A one-act play is usually between 10-40 pages long, and is often called a “tenner” because of the short length. Writing one-acts can be an excellent way for new playwrights to learn the basics of story and character construction. While there are no set rules for how to write a one-act play, some basic guidelines may help clear away any confusing format or content problems and truly allow the writer to get their script out.
Traditional plays, and often one-act plays, sometimes conform to the unities of drama as discussed by the philosopher Aristotle. These guidelines suggest that a play should take place with a unity of location, time and action. In other words, plays should have one location, be set over a period of no more than one day, and have one central plot. These unities are somewhat more helpful in writing one-acts, as the 10-40 minute running time will not leave a lot of room for set changes or subplots.
A one-act play usually will have four or less characters that are developed in varying degrees. Depending on the story you are trying to tell, there may be one or more main characters. In some short plays, the roles are balanced equally, in others, some roles may only have a few lines. Even though your play is short, you should have a clear idea of who your characters are, what they want, and how they will try to get what they want.
Many experts believe that the most important element to any play is conflict. This does not necessarily mean fighting or arguing. A man being sad about throwing away his baby blanket is in conflict with himself. Equally, two people trying to decide what couch to buy is also a conflict. Conflicts are merely a contrast between desires or needs, but they are essential to give a scene and a play life.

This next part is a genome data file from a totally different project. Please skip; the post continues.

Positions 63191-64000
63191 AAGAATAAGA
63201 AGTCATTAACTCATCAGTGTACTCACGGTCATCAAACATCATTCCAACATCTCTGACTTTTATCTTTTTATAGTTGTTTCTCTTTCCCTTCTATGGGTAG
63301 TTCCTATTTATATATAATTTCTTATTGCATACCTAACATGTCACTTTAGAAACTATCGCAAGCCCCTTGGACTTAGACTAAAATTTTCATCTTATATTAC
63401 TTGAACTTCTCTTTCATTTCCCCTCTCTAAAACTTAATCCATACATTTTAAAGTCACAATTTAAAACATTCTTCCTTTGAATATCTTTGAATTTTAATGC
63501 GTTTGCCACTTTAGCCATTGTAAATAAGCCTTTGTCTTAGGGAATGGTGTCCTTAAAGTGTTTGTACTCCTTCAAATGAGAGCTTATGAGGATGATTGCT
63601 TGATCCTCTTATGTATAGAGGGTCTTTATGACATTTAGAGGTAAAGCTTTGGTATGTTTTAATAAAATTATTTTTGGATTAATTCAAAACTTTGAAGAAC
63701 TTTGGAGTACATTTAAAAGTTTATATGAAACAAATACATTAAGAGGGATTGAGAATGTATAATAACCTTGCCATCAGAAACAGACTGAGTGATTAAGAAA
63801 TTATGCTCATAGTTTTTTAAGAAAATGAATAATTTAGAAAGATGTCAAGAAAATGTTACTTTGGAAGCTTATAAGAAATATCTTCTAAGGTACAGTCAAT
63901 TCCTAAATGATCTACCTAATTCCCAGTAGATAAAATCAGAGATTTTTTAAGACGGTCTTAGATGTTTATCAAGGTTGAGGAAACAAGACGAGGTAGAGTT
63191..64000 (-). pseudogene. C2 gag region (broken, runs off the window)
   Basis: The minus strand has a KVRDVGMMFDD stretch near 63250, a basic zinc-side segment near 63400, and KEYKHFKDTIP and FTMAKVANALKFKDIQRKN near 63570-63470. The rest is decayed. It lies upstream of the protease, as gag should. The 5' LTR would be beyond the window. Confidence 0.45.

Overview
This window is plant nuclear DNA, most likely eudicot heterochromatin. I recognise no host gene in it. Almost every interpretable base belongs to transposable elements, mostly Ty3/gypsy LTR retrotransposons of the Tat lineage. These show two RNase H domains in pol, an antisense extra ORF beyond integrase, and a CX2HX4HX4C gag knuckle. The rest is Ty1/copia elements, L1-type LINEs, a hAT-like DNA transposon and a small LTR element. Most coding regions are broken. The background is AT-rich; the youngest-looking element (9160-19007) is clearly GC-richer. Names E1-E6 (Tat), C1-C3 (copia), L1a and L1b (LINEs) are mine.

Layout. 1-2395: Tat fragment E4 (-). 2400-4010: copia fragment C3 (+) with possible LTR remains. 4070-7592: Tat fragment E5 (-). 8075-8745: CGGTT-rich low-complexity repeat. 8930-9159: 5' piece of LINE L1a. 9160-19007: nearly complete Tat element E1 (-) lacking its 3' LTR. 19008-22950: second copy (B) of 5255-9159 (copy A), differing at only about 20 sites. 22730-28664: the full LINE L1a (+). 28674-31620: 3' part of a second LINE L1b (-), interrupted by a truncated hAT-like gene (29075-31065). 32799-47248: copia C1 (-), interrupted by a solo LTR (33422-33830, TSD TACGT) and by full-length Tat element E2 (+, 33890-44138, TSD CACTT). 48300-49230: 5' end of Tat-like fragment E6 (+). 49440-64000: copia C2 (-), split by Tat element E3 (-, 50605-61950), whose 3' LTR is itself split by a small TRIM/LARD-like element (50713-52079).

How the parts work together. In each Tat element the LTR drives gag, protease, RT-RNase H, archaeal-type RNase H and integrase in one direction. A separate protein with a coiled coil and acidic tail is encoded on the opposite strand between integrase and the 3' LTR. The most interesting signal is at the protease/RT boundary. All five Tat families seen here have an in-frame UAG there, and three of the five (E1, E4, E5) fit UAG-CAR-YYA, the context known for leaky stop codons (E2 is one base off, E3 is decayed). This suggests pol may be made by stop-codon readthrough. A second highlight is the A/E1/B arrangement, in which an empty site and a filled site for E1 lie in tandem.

Because a one-act play is so short, most experts recommend you avoid extensive exposition. If the play is about Mary and John arguing in a restaurant, the audience does not need to know where they were born, how many siblings they have or any information extraneous to the play. It does not mean that the playwright cannot know these things, but you can waste valuable time giving explanations or background about things that do not affect the immediate outcome of the scene or situation.
Once you have written a one-act and feel it is in good shape, give it to a few trusted friends to read. Insist that they give you objective criticism. While it may be nice to hear that you are an excellent writer from your friends, it will not help you as much as good, solid critique. Encourage any friends who write to try writing a one-act play. Evenings of one-act plays by several local playwrights are a great way to get your work performed.
You may wish to read examples of one-act plays to understand how they are written and what can be done with them, check out some in the genre you enjoy. If you like classical literature, Moliere and Anton Chekov both wrote extensive collections of one-acts. David Ives is considered by many theater critics to be the greatest modern mind when it comes to one-act comedies. For drama, you may wish to look at the work of Horton Foote or David Henry Hwang.
The most important thing to remember in writing a one-act play is to be passionate about your subject. Playwriting is not a key to a millionaire lifestyle, and whether you do it as a hobby or career it should be because it is what you love to do. Ignore all other rules in favor of getting your one-act play to be something you are proud to have written.